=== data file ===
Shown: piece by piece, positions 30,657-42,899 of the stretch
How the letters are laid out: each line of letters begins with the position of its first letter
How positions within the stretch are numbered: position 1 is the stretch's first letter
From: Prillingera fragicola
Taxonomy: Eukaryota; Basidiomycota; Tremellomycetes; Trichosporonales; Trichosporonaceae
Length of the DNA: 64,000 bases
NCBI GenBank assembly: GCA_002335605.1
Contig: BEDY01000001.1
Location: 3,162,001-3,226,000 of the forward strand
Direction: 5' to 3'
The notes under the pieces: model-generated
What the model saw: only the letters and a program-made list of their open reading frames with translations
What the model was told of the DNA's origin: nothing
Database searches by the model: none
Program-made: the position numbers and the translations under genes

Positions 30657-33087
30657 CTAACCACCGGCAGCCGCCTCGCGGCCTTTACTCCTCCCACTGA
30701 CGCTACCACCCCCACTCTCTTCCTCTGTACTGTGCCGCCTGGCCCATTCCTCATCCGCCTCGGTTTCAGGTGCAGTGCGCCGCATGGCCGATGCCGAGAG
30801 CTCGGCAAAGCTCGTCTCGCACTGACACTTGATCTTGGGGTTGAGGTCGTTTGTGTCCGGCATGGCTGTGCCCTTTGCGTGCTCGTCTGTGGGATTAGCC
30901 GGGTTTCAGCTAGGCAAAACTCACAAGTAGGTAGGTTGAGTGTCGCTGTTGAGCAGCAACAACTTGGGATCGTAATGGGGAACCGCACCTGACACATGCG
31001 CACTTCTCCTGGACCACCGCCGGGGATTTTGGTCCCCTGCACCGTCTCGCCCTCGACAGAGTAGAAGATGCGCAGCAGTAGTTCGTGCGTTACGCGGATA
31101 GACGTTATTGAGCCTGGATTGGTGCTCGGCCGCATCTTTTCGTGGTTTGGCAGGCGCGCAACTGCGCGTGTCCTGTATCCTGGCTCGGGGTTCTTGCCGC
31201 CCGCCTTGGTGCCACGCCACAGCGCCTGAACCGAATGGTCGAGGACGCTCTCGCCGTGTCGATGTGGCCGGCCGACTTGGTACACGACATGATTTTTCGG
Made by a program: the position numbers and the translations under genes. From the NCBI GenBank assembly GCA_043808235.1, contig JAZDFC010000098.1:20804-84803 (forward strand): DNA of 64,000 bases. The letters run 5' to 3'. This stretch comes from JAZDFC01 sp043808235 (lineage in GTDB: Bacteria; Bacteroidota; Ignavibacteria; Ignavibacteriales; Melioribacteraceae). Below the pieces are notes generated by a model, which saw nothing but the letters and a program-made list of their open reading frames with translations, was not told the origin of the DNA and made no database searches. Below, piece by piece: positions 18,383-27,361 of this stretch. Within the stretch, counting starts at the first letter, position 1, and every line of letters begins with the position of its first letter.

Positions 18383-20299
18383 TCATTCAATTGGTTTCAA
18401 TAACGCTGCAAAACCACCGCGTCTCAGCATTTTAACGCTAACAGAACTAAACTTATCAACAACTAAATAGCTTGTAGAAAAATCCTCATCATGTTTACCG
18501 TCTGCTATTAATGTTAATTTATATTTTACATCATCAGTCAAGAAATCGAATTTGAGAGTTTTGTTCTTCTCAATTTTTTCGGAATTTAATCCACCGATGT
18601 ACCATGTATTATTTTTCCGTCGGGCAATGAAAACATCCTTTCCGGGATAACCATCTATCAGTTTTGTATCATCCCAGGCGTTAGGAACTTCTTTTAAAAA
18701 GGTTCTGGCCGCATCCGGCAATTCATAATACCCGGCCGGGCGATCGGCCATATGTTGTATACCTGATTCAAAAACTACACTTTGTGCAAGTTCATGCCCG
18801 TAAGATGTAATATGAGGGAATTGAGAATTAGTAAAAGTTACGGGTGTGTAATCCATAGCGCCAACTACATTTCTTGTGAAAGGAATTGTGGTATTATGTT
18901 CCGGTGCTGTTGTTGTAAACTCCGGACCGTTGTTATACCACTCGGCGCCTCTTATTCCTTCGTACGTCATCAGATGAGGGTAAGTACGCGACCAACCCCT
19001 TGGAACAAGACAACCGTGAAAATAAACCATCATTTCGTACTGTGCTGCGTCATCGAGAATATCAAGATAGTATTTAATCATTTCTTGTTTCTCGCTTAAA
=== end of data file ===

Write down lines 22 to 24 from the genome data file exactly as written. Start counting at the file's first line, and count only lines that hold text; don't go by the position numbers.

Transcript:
31101 GACGTTATTGAGCCTGGATTGGTGCTCGGCCGCATCTTTTCGTGGTTTGGCAGGCGCGCAACTGCGCGTGTCCTGTATCCTGGCTCGGGGTTCTTGCCGC
31201 CCGCCTTGGTGCCACGCCACAGCGCCTGAACCGAATGGTCGAGGACGCTCTCGCCGTGTCGATGTGGCCGGCCGACTTGGTACACGACATGATTTTTCGG
Made by a program: the position numbers and the translations under genes. From the NCBI GenBank assembly GCA_043808235.1, contig JAZDFC010000098.1:20804-84803 (forward strand): DNA of 64,000 bases. The letters run 5' to 3'. This stretch comes from JAZDFC01 sp043808235 (lineage in GTDB: Bacteria; Bacteroidota; Ignavibacteria; Ignavibacteriales; Melioribacteraceae). Below the pieces are notes generated by a model, which saw nothing but the letters and a program-made list of their open reading frames with translations, was not told the origin of the DNA and made no database searches. Below, piece by piece: positions 18,383-27,361 of this stretch. Within the stretch, counting starts at the first letter, position 1, and every line of letters begins with the position of its first letter.